In January of this year, the IRS came out with its Revenue Ruling 2023-2 which clarified the issue regarding adjusted cost basis inside an irrevocable trust. Simply put, most assets either real estate or investments (not annuities and not IRAs) will receive the cost-basis adjustment at the death of the owner. That means that if you purchased stock for $1.00 a share and at your death its worth $50.00 a share, your family inherits it at the cost basis of $50.00 a share. When they go to sell it, they pay the difference between the $50.00 and the sale price, thereby eliminating or mitigating the capital gains.
The Revenue Ruling of January 2023 now tells us that any assets in an irrevocable grantor trust do not receive the stepped-up basis. This is qualified, however, by further defining that those assets that are not included in the grantor’s estate will not receive the stepped- up basis. That is significant because the assets in a traditional Medicaid trust that we draft are includable in the grantor’s estate. Again, meaning that the use of our Medicaid trust allows for the assets to receive the stepped-up cost basis at the time of the decedent’s death and allows for the best tax treatment possible. In essence, the grantors of these trusts are receiving both asset protection from nursing homes and the preferential tax treatment of the cost basis adjustment at their death. Further, the trust, by its terms, allows the individual to reside in their home allowing them to receive both the tax benefit of the star exemption as well as the homestead exemption when and if they sell the house inside the trust.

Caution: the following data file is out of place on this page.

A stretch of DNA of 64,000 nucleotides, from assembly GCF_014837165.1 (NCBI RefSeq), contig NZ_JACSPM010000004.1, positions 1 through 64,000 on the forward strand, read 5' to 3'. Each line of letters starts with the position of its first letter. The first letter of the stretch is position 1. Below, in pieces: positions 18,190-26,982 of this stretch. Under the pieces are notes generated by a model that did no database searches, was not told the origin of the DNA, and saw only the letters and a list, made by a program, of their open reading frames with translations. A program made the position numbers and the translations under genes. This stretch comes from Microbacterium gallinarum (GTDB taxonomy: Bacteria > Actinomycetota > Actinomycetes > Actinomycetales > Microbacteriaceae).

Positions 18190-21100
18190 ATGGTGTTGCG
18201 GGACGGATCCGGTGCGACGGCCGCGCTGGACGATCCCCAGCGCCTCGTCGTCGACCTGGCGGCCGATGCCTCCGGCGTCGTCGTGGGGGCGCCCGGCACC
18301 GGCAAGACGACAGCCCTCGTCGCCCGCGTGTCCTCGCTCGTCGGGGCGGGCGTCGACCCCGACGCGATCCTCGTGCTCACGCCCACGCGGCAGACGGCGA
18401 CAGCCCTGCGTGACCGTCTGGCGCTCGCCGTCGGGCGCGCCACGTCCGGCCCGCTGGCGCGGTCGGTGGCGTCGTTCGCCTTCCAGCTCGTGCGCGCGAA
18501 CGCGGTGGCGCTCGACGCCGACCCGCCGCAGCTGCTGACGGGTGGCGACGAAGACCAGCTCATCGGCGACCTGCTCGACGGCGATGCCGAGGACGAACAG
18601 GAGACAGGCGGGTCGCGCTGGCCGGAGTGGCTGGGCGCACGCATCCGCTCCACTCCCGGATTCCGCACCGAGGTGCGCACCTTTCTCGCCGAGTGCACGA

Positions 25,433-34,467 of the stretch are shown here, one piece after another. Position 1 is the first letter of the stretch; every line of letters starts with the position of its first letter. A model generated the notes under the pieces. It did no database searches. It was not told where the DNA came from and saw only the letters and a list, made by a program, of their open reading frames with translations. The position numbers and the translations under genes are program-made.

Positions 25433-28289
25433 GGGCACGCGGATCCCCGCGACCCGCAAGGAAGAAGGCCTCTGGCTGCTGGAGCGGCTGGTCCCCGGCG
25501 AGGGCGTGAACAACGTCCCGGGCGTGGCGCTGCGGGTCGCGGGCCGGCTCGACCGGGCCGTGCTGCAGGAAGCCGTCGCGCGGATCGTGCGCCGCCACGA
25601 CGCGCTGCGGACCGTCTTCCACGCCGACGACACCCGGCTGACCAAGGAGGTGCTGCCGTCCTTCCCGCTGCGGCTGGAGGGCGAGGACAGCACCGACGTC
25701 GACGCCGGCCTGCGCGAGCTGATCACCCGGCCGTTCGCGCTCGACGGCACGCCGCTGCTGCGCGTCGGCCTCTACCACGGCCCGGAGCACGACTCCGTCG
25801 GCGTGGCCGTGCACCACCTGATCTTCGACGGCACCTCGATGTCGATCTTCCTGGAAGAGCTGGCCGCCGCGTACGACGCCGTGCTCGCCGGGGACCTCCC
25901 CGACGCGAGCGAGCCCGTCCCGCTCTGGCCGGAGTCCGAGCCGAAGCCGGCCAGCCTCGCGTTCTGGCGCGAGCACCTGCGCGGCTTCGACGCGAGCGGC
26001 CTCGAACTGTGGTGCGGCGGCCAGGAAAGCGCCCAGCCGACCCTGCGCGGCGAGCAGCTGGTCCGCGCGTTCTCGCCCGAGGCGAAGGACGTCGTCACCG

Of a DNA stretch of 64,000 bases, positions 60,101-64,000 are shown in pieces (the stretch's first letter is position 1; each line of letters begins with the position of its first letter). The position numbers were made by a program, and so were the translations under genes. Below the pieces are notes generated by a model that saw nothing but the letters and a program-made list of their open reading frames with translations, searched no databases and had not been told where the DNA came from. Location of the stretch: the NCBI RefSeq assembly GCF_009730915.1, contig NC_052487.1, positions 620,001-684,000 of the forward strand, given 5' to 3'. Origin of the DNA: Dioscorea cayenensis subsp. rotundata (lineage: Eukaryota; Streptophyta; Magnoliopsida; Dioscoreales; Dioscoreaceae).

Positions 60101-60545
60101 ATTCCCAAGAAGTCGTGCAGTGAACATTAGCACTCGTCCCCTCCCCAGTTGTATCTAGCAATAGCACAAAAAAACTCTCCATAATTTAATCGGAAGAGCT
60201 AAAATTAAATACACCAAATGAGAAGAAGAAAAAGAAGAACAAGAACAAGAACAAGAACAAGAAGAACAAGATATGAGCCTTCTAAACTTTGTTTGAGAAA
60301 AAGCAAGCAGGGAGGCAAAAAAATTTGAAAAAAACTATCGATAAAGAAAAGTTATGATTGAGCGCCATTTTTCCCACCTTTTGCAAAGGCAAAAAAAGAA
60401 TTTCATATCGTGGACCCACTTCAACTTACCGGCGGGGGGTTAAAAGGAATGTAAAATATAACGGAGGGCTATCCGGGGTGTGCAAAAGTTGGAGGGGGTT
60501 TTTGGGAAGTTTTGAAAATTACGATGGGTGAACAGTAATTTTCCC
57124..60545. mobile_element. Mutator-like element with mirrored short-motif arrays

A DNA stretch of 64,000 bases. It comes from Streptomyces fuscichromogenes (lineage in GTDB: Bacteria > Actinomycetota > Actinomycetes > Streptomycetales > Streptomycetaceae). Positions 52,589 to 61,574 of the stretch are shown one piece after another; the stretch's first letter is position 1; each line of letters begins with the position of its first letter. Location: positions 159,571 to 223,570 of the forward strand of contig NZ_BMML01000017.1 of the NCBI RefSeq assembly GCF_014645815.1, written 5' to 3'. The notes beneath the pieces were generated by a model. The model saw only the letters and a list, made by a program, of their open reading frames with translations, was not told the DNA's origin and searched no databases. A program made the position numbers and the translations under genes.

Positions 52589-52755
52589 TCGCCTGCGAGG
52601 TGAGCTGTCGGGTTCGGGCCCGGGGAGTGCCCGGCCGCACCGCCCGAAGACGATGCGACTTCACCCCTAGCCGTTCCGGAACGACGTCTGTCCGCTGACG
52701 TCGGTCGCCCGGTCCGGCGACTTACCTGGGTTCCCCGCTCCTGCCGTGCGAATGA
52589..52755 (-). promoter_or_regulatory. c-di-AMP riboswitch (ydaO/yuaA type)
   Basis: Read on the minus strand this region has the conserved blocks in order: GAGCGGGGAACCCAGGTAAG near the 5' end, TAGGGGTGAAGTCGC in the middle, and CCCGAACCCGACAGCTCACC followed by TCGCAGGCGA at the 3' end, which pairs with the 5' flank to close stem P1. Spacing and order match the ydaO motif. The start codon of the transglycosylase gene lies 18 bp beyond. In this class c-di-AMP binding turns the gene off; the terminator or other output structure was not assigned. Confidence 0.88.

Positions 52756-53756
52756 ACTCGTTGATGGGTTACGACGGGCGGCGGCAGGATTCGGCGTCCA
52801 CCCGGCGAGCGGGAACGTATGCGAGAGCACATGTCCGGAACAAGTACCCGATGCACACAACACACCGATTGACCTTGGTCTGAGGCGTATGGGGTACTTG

In sum, the Revenue Ruling does not affect the Medicaid trust that we draft and therefore allows the most effective tax treatment possible.
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